Thoracic spine protocol (MRI)

Last revised by Dr Daniel J Bell on 13 Jun 2022

The MRI thoracic spine protocol encompasses a set of MRI sequences for the routine assessment of the thoracic spine.

Note: This article aims to frame a general concept of an MRI protocol for the assessment of the thoracic spine. An MR thoracic spine protocol might be combined with a cervical spine or lumbar spine protocol, and if not the scout should be extended to the craniocervical junction or lumbosacral junction to account for proper vertebral labeling .

Protocol specifics will vary depending on MRI scanner type, specific hardware and software, radiologist and perhaps referrer preference, patient factors e.g. implants, specific indications and time constraints.

The most common indications include 1-3:

Examinations of the spine are generally performed on both 1.5 and 3.0 tesla systems. Postoperative examinations in patients with metallic implants, however, should be done on 1.5 tesla with metal artifact reduction sequence (MARS) (MARS). Some examinations may profit from the improved spatial and contrast resolution of 3 tesla.

An MRI of the cervical spine is usually conducted with the patient in the supine position.

  • posterior coil/anterior coil
  • spine coil
  • in-plane spatial resolution: ≤0.7 x 0.7 mm
  • field of view (FOV): 320-400 (sagittal/coronal) 150-240 (axial)
  • slice thickness: ≤4mm 1 – better ≤3mm 2-4

A typical MRI of the thoracic spine might look as follows:

  • sagittal images
    • angulation: parallel to the thoracic spine axis and the spinous processes
    • volume: includes the whole vertebral bodies and the facet joints
    • slice thickness: ≤3 mm
  • axial images (long stack)
    • angulation: perpendicular to the thoracic spine, 
    • volume: variable depends on the clinical question and/or the visible pathology
    • slice thickness: ≤3 mm
  • coronal images*            
    • angulation: parallel to the thoracic spinal axis and the costovertebral joints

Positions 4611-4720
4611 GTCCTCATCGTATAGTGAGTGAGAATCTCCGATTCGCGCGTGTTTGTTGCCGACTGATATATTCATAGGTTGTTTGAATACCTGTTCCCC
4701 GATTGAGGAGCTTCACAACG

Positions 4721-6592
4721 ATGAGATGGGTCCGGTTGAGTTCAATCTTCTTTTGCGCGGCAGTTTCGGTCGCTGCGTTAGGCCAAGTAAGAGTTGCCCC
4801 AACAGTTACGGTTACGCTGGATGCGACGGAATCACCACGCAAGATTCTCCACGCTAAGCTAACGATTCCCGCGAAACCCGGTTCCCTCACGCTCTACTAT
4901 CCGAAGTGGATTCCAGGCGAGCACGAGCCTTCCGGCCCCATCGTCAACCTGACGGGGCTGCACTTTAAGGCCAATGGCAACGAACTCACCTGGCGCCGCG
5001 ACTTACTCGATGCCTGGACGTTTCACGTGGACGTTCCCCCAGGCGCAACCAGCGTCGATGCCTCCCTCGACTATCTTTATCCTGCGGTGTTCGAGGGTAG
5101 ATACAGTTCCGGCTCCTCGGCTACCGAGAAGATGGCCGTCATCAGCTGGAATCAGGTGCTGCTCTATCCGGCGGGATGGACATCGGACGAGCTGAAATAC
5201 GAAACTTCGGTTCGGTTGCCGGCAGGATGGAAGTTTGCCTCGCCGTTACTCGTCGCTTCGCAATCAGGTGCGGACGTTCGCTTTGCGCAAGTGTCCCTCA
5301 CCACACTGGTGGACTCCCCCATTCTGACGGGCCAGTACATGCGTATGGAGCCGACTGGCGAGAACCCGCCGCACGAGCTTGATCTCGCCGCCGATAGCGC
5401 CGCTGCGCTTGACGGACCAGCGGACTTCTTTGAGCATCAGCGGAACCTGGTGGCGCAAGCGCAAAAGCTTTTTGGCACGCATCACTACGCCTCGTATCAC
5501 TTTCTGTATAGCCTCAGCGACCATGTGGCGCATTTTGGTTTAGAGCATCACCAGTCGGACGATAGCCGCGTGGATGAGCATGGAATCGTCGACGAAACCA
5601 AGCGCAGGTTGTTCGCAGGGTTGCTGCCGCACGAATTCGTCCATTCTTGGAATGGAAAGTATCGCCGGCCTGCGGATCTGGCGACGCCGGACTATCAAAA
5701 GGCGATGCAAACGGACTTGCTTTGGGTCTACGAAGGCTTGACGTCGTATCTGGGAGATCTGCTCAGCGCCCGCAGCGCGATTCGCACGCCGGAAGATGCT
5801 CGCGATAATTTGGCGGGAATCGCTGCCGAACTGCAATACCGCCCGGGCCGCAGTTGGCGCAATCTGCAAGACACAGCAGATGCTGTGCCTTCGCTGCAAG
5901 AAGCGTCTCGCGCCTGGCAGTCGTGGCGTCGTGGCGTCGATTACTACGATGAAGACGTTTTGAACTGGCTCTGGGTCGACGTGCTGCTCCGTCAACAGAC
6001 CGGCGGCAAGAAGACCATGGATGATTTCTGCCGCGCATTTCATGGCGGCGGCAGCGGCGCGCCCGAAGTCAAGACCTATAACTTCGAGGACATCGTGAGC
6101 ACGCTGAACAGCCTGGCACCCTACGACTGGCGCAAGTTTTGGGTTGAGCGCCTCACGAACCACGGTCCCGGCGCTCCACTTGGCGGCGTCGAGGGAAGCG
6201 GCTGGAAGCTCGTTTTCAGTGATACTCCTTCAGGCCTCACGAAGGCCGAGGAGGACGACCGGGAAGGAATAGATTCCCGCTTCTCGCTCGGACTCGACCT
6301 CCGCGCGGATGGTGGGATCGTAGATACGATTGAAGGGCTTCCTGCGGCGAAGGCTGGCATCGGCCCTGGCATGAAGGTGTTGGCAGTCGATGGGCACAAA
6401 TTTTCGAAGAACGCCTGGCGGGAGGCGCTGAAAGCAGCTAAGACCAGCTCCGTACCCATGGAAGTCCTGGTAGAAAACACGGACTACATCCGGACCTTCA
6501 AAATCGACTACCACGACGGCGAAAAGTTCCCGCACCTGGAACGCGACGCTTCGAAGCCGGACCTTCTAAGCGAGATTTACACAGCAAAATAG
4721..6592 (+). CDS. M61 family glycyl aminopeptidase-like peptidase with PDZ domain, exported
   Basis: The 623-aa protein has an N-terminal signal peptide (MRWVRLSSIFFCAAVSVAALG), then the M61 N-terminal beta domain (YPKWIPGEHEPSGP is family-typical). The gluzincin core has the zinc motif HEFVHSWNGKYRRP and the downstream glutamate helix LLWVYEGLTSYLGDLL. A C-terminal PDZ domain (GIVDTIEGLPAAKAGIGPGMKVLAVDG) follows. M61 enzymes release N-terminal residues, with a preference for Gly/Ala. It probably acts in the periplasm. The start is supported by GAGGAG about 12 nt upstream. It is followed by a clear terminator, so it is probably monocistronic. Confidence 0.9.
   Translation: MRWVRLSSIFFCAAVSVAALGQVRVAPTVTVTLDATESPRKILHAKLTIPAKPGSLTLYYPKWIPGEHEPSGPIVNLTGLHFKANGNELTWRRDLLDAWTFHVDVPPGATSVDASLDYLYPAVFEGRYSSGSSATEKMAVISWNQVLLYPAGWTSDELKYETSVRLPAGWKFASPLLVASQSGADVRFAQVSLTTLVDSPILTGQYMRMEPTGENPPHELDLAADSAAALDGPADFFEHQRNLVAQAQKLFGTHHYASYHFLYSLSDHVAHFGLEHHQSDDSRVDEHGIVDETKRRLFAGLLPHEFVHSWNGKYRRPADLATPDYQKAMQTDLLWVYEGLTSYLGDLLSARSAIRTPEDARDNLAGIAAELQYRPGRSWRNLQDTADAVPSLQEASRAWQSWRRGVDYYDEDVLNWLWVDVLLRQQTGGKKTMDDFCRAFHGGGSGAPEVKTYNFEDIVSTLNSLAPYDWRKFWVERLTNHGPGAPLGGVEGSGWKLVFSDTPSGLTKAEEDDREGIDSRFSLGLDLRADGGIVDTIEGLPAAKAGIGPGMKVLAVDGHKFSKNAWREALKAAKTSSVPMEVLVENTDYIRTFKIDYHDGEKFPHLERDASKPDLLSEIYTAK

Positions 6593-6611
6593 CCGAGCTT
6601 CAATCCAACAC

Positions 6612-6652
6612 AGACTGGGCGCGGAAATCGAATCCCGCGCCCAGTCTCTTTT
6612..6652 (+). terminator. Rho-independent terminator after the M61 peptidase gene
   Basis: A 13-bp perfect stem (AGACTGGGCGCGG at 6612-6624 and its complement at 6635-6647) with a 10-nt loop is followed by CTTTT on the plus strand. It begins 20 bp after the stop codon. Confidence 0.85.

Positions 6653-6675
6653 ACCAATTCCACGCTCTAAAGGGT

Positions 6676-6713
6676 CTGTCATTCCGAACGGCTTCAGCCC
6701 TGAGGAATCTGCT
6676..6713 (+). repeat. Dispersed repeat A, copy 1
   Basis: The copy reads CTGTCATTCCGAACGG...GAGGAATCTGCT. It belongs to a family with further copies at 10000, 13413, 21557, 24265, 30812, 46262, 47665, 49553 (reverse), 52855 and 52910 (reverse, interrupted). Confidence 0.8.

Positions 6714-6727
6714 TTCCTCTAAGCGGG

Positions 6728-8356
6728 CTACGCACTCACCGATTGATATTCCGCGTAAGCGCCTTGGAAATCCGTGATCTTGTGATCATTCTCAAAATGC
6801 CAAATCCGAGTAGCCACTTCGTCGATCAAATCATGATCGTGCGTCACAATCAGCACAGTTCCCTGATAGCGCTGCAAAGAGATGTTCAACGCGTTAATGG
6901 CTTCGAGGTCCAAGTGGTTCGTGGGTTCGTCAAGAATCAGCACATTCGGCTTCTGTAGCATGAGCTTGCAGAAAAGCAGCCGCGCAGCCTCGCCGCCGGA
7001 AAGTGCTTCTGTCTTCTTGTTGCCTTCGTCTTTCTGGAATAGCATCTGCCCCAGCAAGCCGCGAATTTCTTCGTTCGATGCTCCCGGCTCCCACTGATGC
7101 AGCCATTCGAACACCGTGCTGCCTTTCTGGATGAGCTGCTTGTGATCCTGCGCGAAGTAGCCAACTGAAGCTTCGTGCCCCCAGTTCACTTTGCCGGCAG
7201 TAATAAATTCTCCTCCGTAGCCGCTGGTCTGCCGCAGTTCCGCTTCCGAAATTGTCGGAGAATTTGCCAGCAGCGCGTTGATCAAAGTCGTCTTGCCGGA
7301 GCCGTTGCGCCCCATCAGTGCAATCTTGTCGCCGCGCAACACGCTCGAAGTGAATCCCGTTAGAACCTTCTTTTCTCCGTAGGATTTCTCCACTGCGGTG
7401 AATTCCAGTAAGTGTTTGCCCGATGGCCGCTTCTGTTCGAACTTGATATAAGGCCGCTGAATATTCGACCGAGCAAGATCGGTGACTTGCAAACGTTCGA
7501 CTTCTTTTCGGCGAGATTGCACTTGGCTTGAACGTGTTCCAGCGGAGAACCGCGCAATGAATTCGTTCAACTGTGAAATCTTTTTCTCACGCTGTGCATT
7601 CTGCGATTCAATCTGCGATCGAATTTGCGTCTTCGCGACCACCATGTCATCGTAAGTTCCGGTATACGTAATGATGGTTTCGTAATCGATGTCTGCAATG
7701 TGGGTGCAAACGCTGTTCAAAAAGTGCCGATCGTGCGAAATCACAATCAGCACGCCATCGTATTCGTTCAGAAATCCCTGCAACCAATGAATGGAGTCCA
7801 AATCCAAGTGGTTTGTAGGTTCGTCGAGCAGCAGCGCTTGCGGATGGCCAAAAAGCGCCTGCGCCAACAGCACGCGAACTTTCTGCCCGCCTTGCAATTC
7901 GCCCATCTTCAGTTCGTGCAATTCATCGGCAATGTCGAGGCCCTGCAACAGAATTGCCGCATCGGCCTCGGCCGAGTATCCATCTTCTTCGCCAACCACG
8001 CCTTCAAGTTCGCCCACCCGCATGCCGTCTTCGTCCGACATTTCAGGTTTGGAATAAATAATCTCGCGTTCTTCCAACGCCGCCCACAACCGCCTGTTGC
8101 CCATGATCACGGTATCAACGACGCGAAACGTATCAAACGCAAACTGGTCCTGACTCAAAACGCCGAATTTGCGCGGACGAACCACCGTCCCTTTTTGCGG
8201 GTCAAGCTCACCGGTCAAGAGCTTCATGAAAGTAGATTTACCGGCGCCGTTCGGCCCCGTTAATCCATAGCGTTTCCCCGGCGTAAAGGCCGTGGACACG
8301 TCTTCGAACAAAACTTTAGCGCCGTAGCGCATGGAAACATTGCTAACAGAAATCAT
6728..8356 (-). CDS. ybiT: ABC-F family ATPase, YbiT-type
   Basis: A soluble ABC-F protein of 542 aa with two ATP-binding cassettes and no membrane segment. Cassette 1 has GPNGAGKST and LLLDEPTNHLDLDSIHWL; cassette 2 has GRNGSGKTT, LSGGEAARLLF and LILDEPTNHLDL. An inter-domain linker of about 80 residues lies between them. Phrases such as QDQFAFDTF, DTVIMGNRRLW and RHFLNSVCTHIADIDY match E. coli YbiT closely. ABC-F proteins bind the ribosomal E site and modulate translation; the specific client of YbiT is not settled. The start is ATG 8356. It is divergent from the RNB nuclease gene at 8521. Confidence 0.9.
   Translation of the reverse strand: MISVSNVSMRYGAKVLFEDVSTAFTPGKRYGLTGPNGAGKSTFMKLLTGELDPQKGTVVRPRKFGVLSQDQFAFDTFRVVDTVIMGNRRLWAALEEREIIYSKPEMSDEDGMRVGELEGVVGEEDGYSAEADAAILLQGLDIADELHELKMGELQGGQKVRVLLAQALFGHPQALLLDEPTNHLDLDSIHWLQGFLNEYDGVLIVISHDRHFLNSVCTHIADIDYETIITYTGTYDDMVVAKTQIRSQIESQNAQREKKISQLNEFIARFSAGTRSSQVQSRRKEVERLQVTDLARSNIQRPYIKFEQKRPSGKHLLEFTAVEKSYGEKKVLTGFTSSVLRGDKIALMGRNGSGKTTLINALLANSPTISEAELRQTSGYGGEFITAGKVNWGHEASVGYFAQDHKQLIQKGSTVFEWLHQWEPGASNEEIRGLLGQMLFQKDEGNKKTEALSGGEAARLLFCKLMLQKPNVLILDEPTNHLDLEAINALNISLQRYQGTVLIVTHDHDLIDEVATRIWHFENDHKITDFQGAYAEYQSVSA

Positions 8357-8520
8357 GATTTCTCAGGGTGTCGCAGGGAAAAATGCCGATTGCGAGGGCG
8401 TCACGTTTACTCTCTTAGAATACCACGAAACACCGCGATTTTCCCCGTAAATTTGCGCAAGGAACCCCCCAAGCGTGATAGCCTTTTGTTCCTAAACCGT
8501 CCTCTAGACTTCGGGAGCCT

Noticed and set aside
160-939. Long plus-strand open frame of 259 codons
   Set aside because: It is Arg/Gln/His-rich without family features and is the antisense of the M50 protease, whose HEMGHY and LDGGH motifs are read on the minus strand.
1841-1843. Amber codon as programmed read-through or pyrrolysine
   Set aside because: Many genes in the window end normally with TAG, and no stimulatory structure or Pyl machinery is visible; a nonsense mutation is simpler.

• volume: includes the whole vertebral body and the spinous process
    • slice thickness: ≤3 mm
  • axial images (short stacks)*
    • angulation: perpendicular to the thoracic spine parallel to the intervertebral discs
    • volume: variable depends on the clinical question and/or the visible pathology
    • slice thickness: ≤3 mm

The mainstay in spinal imaging is T1 weighted and T2 weighted images. At least one T1-weighted sequence should be included to ease assessing and interpreting bone marrow and/or soft tissue lesions.

Contrast media is usually administered in the setting of tumors, infection and postoperative imaging such as suspected complications of spinal surgery. Depending on the exact indication the examination can be supplemented by several adjuncts 1-4.

  • T1-weighted
    • purpose: bone and/or soft-tissue characterization
    • technique:  T1 fast spin echo
    • planes: sagittal, axial
  • T2-weighted
    • purpose: bone and/or soft-tissue characterization, detailed anatomy
    • technique: T2 Dixon / T2 fast spin echo
    • planes: sagittal, axial
  • T2-weighted (fat-saturated)
    • purpose: bone and soft tissue characterization, assessment of inflammatory changes, fractures
    • technique:  T2 Dixon, STIR, T2 FS fast spin echo
    • planes: sagittal or coronal* 4,5
  • chemical shift imaging*
  • phase-sensitive inversion recovery*
    • purpose: might improve detection of cord lesions in multiple sclerosis 1,7
    • technique: 3D PSIR 
    • planes: sagittal
  • diffusion-weighted imaging*
    • purpose: evaluation of spinal ischemia, differentiation spondylodiscitis vs degenerative changes 3,8
    • technique: DWI/DTI - b800 or b500 6
    • planes: sagittal

Some indications might benefit from the application of contrast media. Such indications include inflammatory conditions, tumors, and suspected complications of spinal surgery.

  • T1-weighted C+ (fat-saturated)
    • purpose: for inflammatory  conditions, suspected tumors
    • technique:  T1 Dixon, T1 fast spin echo
    • planes: axial, sagittal
  • MR Perfusion*
    • purpose: evaluation of tumors with respect to their vascularization
    • technique:  T1 GRE (DCE)
    • planes: sagittal or axial

(*) indicates optional planes or sequences

  • the protocol can and should be tailored to the specific indication or clinical question
  • a typical native protocol will consist of 4 sequences
  • nowadays fat saturation can be conveniently achieved by Dixon images
  • contrast administration is typically reserved for spinal tumors or vascular malformations

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